|Distinctive client service separates you from everyone else who talks about professionalism but doesn’t deliver on it. Take action with these 10 tips from a recognized, distinctive financial professional.
Every financial advisor talks about client service. You may state that client service is one of your top priorities. You may even have a poster on your wall or mission statement that emphasizes how much you value client service.
I say, “So what?”
Clients don’t care about posters or mission statements. Your clients and prospects want to know what makes you distinctive. So be distinctive!
For example, one of my coaching clients, Mary, is very successful. In fact, she was just recognized by her clients for the excellent service she provides. Though it seems to come naturally to her, Mary was asked to prepare some comments on how she creates amazing client service for a panel presentation in Hilton Head, S.C. Hundreds of financial professionals aspiring to her level of success listened for nuggets that they could apply to their businesses to gain an edge over their competitors.
Here’s the list Mary presented at the meeting. Perhaps her tips—and my commentary on them—can help you develop a new level of distinction in your client service.
- Create a professional environment. Start by taking an objective look at your work environment. Over 90% of effective communication is nonverbal.
- Listen to the unspoken message. What is your environment saying to others? There are experts in office design and feng shui. Most of those experts provide a free consultation.
- Let surroundings reflect your values. You need to create the environment that reflects your values. If you want a yellow room with sofas and cold drinks that promotes small talk and building relationships, invest in that room. If you want leather wingback chairs and a flat-screen television showing MSNBC that promotes quick decision making, invest in that room. Physical spaces make a tremendous impact on people.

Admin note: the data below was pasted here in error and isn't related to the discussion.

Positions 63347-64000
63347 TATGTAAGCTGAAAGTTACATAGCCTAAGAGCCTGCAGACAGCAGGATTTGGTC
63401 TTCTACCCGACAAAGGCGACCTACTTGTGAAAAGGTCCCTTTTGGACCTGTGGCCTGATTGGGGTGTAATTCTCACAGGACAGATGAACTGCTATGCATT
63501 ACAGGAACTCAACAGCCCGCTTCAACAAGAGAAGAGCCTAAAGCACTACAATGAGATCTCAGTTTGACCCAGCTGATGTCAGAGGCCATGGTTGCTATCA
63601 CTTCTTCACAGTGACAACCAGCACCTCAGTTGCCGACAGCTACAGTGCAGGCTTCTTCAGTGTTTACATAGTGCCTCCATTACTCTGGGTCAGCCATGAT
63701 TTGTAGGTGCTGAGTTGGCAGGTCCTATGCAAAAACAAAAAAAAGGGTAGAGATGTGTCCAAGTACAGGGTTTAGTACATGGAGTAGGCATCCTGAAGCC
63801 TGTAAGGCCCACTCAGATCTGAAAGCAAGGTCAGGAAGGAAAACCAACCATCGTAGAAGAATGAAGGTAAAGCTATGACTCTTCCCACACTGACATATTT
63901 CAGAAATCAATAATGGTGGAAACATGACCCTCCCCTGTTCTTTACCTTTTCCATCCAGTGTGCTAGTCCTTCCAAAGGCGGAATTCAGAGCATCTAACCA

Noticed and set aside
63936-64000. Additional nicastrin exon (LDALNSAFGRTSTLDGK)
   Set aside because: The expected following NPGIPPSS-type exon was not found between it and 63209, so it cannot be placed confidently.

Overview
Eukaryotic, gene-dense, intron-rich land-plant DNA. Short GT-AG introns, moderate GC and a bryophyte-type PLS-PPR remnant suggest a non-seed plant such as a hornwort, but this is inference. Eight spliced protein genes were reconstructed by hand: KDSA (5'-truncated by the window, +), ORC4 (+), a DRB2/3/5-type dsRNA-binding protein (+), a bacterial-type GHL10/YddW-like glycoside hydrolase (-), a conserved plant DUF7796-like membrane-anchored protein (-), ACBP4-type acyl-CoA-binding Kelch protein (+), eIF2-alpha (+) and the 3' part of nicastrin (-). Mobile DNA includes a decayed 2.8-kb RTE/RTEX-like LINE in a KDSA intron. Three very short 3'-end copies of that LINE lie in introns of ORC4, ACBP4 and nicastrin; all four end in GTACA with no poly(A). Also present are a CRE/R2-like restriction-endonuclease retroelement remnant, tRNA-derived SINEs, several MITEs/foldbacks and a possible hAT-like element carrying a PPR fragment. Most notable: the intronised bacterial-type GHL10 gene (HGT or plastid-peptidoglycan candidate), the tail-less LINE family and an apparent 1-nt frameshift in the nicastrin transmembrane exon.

- Maintain a professional appearance. Financial professionals need to perpetuate a professional image. That is a given. I want to push you beyond business suits and well-groomed hair. Those are minimal standards of appearance.
- Go the extra mile. Meeting distinctive standards of appearance may include investing in some cosmetic improvements, like having your teeth polished, getting laser eye surgery, or even having cosmetic surgery. Do whatever it takes to look your absolute best.
- Get strong. If you convey robust strength through your physical presence, you will gain trust. Yes, it’s true: people buy more from those who are more physically attractive.
- Be healthy and robust. Improve your physical appearance by eating well, sleeping well, and exercising regularly. If you’re lucky, your parents or grandparents taught you what to do. If not, invest in a personal trainer or wellness center. Read any bestseller by Dr. Andrew Weil. Our bodies are organisms in natural decay. What can you do to improve your physical health and appearance?
- Demonstrate professional behavior. All effective businesspeople have the basics of the professional demeanor down. They know how to:
- Lean forward
- Use good eye contact
- Take selective notes
If you lack those skills, hire a business coach or accountability partner. You can learn from them.
To become distinctive, you may need to practice additional behaviors. The most important behavior is to become comfortable with silence.
What do I mean by that? You need to shut up and listen! God gave us two ears and one mouth to use in at least that proportion. Practice being Quakerly. I worked in Quaker environments for nine years. It took me that long to become comfortable with silence. One of my coaching clients, who speaks too often, recently went to a Quaker meeting as a homework assignment. You might want to try the experience, too. There is something magical about shared silence. It can build relationships and lead to sales.
For instance, in your business, just after you state your fees for services, you need to become silent. Just after you state your recommendation for that fund, you need to become silent. Why? Because the next person to speak becomes the buyer! If you fill the silence with awkward comments, or a feature or benefit dump, you will lose the sale. As soon as you become comfortable with silence, the prospect will speak and invest. I call this a Quaker close.